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Comment & Response
September 16, 2021

Is Colorectal Cancer Screening Absolutely Beneficial for Older Adults?

Author Affiliations
  • 1Clinical and Translational Epidemiology Unit, Massachusetts General Hospital, Harvard Medical School, Boston
JAMA Oncol. 2021;7(11):1728-1729. doi:10.1001/jamaoncol.2021.4155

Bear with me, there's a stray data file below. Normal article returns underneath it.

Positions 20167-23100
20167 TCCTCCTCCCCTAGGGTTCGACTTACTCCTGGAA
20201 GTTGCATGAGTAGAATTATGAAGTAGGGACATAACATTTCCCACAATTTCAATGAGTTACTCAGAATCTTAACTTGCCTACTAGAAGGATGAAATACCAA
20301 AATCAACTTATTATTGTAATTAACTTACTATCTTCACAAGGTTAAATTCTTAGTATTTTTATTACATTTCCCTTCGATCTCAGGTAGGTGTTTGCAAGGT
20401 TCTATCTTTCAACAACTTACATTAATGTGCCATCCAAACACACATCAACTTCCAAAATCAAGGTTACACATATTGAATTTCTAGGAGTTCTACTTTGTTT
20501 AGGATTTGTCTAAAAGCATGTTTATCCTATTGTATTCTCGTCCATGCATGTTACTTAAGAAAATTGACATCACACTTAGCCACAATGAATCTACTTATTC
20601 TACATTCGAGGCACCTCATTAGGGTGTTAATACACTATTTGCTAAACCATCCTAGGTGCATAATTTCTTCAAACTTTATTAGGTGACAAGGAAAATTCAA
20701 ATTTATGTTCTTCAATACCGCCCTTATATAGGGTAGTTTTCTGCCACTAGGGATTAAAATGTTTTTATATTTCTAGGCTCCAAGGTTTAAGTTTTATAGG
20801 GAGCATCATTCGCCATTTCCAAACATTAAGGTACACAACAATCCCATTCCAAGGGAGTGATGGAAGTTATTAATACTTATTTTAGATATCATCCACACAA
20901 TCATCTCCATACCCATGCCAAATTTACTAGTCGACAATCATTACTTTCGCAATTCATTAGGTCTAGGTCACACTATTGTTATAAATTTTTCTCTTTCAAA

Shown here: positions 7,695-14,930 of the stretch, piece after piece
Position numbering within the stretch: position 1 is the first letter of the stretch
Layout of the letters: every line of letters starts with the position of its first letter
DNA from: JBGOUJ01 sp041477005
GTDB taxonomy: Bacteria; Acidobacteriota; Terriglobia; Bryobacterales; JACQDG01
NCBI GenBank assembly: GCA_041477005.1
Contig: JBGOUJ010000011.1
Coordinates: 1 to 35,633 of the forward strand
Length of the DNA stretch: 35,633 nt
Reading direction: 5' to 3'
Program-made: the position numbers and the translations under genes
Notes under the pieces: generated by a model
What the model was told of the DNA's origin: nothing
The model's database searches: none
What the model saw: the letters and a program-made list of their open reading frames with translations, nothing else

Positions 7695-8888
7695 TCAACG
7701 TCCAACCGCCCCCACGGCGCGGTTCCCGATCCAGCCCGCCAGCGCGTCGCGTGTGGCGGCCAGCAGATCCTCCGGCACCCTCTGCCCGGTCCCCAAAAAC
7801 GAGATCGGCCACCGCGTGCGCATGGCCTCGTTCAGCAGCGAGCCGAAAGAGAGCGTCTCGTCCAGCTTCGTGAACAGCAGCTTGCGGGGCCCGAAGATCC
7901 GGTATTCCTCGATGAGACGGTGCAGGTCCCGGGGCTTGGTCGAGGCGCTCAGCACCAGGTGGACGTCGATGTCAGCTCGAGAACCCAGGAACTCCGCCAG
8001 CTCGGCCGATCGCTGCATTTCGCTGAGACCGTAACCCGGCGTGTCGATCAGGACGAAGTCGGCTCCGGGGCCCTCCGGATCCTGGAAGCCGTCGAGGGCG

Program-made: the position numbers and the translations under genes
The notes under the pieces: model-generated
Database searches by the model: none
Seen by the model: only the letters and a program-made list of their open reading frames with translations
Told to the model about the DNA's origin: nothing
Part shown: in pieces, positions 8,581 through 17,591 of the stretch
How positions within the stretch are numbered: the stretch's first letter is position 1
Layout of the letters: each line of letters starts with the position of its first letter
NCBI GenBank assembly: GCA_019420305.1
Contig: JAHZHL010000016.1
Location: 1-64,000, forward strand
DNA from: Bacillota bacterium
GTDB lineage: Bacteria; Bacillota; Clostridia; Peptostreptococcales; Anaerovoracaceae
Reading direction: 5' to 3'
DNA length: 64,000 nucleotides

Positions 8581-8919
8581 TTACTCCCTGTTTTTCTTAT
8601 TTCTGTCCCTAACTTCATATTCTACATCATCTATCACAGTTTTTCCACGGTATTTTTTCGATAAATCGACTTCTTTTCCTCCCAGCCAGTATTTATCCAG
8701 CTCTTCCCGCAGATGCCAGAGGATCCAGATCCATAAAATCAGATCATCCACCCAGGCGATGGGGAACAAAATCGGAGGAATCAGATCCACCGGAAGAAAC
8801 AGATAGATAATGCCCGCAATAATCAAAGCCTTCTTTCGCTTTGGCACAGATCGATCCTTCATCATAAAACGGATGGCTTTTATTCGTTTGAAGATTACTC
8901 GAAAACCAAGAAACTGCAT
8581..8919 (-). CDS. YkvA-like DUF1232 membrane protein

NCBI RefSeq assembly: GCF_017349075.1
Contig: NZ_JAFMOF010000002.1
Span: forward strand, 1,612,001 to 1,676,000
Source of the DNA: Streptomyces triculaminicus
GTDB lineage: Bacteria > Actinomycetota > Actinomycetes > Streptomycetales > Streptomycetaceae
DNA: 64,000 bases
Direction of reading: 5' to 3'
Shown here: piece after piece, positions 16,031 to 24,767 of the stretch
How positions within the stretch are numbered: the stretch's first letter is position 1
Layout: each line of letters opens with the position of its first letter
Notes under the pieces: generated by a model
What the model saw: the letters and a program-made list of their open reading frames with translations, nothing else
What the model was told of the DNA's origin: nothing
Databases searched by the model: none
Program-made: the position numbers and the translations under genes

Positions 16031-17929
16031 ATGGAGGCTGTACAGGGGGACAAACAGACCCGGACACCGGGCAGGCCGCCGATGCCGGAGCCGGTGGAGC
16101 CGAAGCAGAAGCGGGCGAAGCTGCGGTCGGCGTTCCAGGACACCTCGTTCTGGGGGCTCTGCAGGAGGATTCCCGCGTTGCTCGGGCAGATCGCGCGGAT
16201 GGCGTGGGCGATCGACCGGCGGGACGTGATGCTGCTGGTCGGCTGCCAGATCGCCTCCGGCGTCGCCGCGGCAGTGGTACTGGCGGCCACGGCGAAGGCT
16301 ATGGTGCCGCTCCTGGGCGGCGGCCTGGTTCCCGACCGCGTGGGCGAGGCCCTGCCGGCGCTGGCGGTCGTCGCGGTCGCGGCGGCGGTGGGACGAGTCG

In Reply We appreciate the comments from Varadhan and Schoenborn on our cohort study in which we reported the benefit of screening lower endoscopy among adults after age 75 years, especially those without significant comorbidities.1 We concur that absolute risk reduction should be considered in the evaluation of the public health outcome of clinical interventions on a population level. Based on our results, Varadhan and Schoenborn calculated the number needed to screen (NNS) as 1350 for incident colorectal cancer (CRC) and 12 635 for CRC-related death for screening after age 75 years. However, these calculations were based on person-years or incidence rates. A more clinically understandable metric would be based on persons or risk. Thus, when we convert person-years to persons based on the mean follow-up time (6.8 years for CRC incidence and 8.1 years for CRC mortality for age >75 years), the risk of CRC was 489/(246 717/6.8) in older adults who were unscreened and 172/(138 592/6.8) in older adults who were screened. This translates to an NNS of 198. In other words, screening would be expected to prevent 1 incident case of CRC for every 198 screened persons in older adults. Similarly, the risk of CRC-related death was 212/(289 036/8.1) in unscreened and 111/(169 639/8.1) in screened older adults, translating into an NNS of 1579, or screening preventing 1 CRC-related death for every 1579 persons in older adults. These NNS estimates are consistent with results from randomized clinical trials in adults younger than 75 years. For example, the Prostate, Lung, Colorectal, and Ovarian (PLCO) trial reported that the number needed to invite for screening with sigmoidoscopy was 282 (95% CI, 210-427) to prevent 1 case of CRC, and 871 (95% CI, 567-1874) to prevent 1 case of CRC-related death.2 Thus, based on these estimates of NNS, we believe that the absolute benefits of screening in older adults are quite substantial. Nonetheless, we concur that recommendations for screening in older adults should weigh the potential complications of screening against absolute benefits.

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